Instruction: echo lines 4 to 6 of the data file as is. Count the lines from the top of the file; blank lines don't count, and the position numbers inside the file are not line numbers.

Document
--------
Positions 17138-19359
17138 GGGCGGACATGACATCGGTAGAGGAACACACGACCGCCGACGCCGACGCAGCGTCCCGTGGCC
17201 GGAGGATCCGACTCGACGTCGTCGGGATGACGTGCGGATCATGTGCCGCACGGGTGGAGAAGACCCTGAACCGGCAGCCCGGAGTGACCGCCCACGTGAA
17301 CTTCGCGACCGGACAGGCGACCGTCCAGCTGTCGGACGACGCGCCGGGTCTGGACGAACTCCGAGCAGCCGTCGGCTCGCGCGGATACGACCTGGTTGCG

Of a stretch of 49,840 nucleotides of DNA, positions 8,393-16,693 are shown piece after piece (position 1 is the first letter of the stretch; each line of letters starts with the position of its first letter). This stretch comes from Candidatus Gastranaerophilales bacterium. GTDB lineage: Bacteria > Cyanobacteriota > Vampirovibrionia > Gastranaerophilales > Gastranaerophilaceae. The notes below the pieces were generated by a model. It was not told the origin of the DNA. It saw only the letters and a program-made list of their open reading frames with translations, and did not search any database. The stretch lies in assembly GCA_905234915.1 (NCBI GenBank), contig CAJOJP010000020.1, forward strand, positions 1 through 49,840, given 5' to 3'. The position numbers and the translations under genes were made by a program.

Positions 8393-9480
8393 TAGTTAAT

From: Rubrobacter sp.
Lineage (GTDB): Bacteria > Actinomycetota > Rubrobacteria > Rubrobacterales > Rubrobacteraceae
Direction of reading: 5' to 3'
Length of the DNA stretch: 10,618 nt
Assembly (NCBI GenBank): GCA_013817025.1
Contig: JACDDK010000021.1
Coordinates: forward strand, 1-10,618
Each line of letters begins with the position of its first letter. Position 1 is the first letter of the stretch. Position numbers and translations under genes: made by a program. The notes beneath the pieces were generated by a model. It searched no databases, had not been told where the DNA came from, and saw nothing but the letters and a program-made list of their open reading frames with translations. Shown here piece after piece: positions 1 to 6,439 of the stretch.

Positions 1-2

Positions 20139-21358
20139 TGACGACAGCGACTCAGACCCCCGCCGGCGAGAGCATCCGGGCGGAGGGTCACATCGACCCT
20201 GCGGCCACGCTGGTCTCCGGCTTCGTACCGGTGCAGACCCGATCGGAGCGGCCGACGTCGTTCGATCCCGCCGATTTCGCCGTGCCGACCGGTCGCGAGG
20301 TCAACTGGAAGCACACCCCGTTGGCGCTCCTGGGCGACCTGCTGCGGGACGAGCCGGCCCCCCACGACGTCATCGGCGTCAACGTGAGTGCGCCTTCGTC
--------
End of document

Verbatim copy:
17301 CTTCGCGACCGGACAGGCGACCGTCCAGCTGTCGGACGACGCGCCGGGTCTGGACGAACTCCGAGCAGCCGTCGGCTCGCGCGGATACGACCTGGTTGCG

Of a stretch of 49,840 nucleotides of DNA, positions 8,393-16,693 are shown piece after piece (position 1 is the first letter of the stretch; each line of letters starts with the position of its first letter). This stretch comes from Candidatus Gastranaerophilales bacterium. GTDB lineage: Bacteria > Cyanobacteriota > Vampirovibrionia > Gastranaerophilales > Gastranaerophilaceae. The notes below the pieces were generated by a model. It was not told the origin of the DNA. It saw only the letters and a program-made list of their open reading frames with translations, and did not search any database. The stretch lies in assembly GCA_905234915.1 (NCBI GenBank), contig CAJOJP010000020.1, forward strand, positions 1 through 49,840, given 5' to 3'. The position numbers and the translations under genes were made by a program.

Positions 8393-9480